Re: [Discuss-sudbury-model] Introduction, reopening the encouragement/enticement debate

From: Scott David Gray <>
Date: Wed Jun 14 10:08:00 2006

On 6/14/06, Mike Braden <> wrote:

> I think my questions come from a purely
> philosophical understanding of the model, and I believe some of the
> points I address would be reasonable if the model was more established
> or accepted.

Very, very, few questions can ever be answered in theory. One needs to
know the circumstances and surroundings, in order to make a real
judgement about the right way to proceed. We human beings have a hard
enough time dealing with reality as it is, I have no desire to try and
put down theoretical rules for my own behavior that would cover any
*possible* reality. I don't think that it is very productive to
discuss how one would behave in an imaginary world, until one is
pretty certain how to behave in the world one is presented with.

In any case, we *do* live in a culture that places a particular value
on some choices, and implies that some activities are innately better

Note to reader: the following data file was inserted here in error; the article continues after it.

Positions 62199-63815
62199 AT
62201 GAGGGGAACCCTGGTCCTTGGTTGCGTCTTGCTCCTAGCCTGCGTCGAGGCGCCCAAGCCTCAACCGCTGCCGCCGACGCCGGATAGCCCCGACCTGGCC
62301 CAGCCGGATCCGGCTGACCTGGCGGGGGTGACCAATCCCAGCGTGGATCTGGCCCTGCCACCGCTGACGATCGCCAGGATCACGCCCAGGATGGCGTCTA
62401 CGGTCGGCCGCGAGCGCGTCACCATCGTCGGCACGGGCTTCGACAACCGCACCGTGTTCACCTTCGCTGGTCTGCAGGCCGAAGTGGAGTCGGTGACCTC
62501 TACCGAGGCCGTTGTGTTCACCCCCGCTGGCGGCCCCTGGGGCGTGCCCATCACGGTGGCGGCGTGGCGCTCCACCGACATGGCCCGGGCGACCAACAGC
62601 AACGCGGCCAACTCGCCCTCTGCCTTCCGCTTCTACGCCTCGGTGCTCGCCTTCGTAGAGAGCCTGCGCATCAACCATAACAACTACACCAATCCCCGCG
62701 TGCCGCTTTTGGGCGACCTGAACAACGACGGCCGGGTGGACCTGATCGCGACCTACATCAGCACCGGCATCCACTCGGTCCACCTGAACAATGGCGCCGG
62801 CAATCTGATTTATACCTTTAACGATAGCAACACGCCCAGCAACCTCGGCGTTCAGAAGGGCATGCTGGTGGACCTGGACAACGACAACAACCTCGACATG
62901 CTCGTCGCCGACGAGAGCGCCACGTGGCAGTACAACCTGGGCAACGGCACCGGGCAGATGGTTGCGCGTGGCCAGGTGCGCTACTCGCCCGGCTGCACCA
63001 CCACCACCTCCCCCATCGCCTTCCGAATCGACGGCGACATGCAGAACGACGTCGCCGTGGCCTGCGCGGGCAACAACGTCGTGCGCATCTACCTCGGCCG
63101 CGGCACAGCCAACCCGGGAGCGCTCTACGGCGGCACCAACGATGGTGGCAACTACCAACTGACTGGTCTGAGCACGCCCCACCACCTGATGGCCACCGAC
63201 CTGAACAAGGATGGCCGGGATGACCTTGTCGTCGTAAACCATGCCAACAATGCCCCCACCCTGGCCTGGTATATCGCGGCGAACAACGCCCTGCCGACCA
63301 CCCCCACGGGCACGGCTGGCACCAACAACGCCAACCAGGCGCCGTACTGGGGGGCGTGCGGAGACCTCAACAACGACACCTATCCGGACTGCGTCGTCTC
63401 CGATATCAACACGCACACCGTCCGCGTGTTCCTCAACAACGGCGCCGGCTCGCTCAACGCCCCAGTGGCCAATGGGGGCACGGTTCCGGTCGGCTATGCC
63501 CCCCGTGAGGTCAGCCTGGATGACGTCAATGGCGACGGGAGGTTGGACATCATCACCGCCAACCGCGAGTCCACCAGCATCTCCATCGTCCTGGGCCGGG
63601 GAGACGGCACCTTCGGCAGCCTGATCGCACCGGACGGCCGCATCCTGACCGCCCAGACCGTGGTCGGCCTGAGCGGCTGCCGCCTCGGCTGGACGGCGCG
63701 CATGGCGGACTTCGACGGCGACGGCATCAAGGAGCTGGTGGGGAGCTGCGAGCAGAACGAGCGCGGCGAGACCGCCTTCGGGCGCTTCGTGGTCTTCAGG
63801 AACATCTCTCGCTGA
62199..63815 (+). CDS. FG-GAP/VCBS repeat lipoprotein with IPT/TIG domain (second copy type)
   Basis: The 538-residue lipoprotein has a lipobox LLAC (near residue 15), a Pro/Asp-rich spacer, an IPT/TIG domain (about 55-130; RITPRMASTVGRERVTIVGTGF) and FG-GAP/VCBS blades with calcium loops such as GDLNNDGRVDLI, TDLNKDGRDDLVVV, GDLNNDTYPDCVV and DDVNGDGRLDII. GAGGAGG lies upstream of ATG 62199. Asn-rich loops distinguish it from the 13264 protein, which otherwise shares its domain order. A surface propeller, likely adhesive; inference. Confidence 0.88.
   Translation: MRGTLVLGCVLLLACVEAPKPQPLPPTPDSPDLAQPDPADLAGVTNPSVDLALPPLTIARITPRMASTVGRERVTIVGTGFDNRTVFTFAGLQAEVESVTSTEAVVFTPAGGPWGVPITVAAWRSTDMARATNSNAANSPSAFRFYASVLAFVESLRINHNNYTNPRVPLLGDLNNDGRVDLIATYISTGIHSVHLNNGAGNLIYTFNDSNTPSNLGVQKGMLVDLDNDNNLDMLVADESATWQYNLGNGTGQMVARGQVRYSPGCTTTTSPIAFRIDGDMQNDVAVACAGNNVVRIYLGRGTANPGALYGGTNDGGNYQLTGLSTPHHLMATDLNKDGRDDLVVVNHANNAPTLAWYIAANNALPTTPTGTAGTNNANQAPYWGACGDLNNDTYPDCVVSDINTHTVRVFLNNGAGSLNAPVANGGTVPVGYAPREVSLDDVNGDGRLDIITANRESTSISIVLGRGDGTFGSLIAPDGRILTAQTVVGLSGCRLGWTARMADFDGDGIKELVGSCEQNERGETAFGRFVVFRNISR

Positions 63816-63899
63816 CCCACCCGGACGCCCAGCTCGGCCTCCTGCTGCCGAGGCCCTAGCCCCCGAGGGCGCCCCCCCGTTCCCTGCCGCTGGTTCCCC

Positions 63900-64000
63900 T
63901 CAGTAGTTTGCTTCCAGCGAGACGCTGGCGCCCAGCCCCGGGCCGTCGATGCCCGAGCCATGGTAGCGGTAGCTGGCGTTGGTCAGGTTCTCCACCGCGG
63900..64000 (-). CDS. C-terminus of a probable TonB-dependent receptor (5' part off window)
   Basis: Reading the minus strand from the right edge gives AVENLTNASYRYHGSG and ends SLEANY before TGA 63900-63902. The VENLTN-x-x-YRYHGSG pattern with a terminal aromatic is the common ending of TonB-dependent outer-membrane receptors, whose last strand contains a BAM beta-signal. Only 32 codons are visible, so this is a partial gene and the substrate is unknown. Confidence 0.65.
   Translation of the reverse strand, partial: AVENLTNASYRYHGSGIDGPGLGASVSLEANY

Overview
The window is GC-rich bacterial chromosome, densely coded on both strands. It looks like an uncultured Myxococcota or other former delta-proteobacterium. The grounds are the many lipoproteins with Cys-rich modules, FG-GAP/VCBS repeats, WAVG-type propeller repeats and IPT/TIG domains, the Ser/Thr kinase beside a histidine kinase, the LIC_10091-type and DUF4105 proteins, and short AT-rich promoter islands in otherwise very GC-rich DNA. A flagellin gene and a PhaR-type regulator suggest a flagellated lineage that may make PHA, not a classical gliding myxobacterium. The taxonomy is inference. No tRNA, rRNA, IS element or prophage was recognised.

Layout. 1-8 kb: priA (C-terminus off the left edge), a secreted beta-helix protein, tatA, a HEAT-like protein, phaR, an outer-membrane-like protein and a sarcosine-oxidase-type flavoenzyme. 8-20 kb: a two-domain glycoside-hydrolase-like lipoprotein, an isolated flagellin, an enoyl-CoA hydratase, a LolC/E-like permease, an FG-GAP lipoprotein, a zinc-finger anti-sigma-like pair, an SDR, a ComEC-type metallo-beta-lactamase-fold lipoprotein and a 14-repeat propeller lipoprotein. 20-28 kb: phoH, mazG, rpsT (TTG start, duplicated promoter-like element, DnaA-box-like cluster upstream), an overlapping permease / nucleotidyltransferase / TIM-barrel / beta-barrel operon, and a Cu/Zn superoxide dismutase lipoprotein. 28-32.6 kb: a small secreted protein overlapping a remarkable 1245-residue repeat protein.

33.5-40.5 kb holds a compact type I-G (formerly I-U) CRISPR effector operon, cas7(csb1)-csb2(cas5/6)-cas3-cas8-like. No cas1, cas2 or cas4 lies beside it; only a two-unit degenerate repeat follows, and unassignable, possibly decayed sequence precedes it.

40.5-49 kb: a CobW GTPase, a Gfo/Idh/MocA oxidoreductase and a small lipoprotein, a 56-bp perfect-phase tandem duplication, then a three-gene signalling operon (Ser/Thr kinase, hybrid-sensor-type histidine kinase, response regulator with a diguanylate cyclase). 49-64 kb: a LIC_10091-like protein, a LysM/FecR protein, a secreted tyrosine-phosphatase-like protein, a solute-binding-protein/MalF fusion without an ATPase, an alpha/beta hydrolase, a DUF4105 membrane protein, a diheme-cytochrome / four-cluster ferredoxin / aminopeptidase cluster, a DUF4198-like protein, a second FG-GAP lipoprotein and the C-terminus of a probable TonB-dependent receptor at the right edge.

than others. If the broader culture were free of the snobbery that
makes many people hold up some activities as *innately* better or
worse than others for other people, then perhaps Sudbury schools as
presently constituted would be all but irrelevant except as places for
people to gather socially. But, for the time being, I for one want to
take the edge off of social pressures that many children feel to
"formally" study anything.

One thing that people look at the Sudbury model "in theory" really
need to realize, is that most of those students who "formally" studied
many things in the school, look back on their time and note that they
did not learn much more significant through formal study than they did
by accident. And that is the key to our success -- not which "classes"
people choose to take, but rather how their daily lives are lived and
the things that are acquired as an *accident* in the process. In fact,
I can say without fear of contradiction, that our students most active
interested in "intellectual" pursuits rarely if ever felt a desire to
attend seminars or classes in the school.

> aloha
> Mike

-- Scott David Gray
My work is a game, a very serious game.
-- M. C. Escher
Received on Wed Jun 14 2006 - 10:07:39 EDT

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